DOI: 10.3290/j.cjdr.a34431, PubMed ID (PMID): 26167545Pages 79-83, Language: English
Oral cancer is an aggressive disease with a high incidence in both males and females in Asia and ranks as the first of all malignancies in India. The relatively high prevalence rate of oral cancer in Asia is mainly due to the fact that a high percentage of the population are smokers or chew betel nut. They comprised the so called 'high risk population' of oral cancer. Meanwhile, epidemiological surveys showed a much lower 5-year survival rate in patients with advanced TNM stage III and IV oral cancer than those in the earlier stage I and II disease after treatment. Therefore, it is important to identify and treat precancerous lesions and oral cancer at early stages. In this article, we describe the expert consensus contributed by outstanding clinicians and scientists at the 11th Asian Congress of Oral & Maxillofacial Surgery (ACOMS) and we highlight the importance of oral cancer screening by various conventional and novel methods based on scientific research.
Keywords: Asia, betel nut, oral cancer, screening, smoking
DOI: 10.3290/j.cjdr.a34432, PubMed ID (PMID): 26167546Pages 85-94, Language: English
Objective: To provide an overview of internal organ involvement (IOI) in immunoglobulin G4-related sialadenitis (IgG4-RS) patients, with a focus on the prevalence and clinical features of IOI, the analysis of serum IgG4 levels in patients with or without IOI, and the usefulness of positron emission tomography (PET) for examination of the whole body.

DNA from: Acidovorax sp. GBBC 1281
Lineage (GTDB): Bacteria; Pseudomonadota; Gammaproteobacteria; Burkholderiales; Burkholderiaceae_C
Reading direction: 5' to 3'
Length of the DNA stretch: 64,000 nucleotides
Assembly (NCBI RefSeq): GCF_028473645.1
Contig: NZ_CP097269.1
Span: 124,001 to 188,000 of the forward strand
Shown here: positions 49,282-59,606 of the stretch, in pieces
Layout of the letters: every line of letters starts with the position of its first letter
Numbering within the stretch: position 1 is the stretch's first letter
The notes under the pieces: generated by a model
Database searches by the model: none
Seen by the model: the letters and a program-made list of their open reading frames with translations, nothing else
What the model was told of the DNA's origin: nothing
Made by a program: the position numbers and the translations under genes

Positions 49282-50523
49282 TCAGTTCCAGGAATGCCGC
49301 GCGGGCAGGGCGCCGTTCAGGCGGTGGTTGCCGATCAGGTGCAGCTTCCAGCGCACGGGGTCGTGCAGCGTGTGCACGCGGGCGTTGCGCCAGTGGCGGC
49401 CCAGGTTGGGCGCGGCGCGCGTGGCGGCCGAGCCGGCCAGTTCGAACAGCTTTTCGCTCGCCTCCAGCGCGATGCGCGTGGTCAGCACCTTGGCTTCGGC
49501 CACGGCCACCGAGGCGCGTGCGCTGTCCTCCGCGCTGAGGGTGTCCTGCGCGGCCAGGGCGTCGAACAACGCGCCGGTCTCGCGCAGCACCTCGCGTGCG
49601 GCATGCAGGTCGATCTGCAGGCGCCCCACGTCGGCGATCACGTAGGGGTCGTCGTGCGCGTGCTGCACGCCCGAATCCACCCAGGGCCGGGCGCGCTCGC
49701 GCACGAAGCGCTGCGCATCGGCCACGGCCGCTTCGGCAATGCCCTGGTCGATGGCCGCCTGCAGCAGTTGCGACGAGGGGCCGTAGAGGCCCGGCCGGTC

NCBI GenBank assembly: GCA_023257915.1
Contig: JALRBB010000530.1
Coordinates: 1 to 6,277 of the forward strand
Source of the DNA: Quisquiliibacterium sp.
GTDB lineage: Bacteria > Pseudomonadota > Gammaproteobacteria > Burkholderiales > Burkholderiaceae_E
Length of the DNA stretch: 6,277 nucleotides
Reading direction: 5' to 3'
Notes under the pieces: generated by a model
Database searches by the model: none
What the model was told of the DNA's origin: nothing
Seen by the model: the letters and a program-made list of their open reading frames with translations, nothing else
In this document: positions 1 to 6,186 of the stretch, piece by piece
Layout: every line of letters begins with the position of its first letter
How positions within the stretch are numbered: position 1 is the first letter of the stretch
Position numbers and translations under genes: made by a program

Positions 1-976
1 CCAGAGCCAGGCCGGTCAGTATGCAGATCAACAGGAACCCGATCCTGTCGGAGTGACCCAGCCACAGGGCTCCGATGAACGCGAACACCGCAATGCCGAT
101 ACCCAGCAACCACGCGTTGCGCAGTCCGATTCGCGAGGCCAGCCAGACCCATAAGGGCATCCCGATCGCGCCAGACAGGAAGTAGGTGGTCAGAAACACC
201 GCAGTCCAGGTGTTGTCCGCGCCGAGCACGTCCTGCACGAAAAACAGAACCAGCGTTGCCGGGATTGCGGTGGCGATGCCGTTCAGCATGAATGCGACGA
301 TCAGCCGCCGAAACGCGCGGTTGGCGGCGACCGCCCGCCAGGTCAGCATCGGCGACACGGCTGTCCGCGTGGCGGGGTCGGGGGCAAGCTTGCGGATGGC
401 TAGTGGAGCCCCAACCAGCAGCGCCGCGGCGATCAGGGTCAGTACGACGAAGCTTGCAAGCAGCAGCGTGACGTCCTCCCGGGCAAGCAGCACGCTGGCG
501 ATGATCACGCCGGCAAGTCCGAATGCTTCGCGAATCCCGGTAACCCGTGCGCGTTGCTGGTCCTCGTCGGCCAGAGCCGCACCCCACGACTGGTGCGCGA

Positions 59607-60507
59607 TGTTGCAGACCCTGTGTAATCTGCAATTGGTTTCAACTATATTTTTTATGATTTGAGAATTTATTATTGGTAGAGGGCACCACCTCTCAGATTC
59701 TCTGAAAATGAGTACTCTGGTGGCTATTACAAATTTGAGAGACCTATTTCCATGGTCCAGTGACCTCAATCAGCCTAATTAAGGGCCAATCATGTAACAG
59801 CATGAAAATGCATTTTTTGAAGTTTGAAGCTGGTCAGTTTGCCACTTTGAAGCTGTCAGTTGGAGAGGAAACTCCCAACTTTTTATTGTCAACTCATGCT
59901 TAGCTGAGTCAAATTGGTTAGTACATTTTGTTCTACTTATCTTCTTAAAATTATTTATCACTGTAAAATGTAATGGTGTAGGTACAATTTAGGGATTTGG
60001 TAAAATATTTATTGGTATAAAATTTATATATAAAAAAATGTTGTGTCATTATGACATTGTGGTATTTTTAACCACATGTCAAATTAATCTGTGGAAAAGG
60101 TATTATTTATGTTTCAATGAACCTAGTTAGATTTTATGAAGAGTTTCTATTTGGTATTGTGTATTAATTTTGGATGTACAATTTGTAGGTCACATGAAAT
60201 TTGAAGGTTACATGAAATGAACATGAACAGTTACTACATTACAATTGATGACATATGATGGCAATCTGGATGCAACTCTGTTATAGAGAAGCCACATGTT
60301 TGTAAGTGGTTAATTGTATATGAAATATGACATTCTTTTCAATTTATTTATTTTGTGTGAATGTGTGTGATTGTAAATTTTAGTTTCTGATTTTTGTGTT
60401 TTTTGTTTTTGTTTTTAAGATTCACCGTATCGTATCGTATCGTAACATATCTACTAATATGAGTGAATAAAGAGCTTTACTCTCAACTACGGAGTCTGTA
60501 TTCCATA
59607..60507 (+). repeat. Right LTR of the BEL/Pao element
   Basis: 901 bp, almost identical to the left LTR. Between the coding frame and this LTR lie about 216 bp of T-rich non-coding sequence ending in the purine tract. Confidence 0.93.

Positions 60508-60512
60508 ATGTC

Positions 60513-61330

Methods: A systematic search was performed using PubMed, CNKI, Wanfang Data and CQVIP databases.
Results: A total of 99 articles, including 493 IgG4-RS cases, were analysed in this study. The male-to-female ratio was 1.57:1 and the mean age was 61.67 years. IOI was observed in 71.6% patients, including lesions of the pancreas (38.5%), the biliary system and liver (17.8%), distant lymphadenopathy (20.3%), the respiratory system (15.6%), the urinary system (12.0%) and retroperitoneal fibrosis (11.4%). The lesions could occur homeochronously or metachronously with IgG4-RS. The serum IgG4 levels in the IOI-positive and IOI-negative groups were 1,131 ± 952 mg/dL and 659 ± 843 mg/dL, respectively (P < 0.01). The prevalence of IOI and the number of involved internal organs between the PET and the non-PET groups showed no significant difference (P = 0.399 and P = 0.823, respectively), but were significantly higher in the PET group, amongst patients whose first symptom or chief complaint was salivary gland swelling (P = 0.002 and P = 0.001, respectively).
Conclusion: IOI is common in IgG4-RS and almost every organ can be affected. High levels of serum IgG4 represent a potential indicator of IOI. Furthermore, PET is a useful tool for evaluation of the whole body.
Keywords: IgG4-RD, IgG4-RS, internal organ involvement, serum IgG4 level, PET
DOI: 10.3290/j.cjdr.a34433, PubMed ID (PMID): 26167547Pages 95-101, Language: English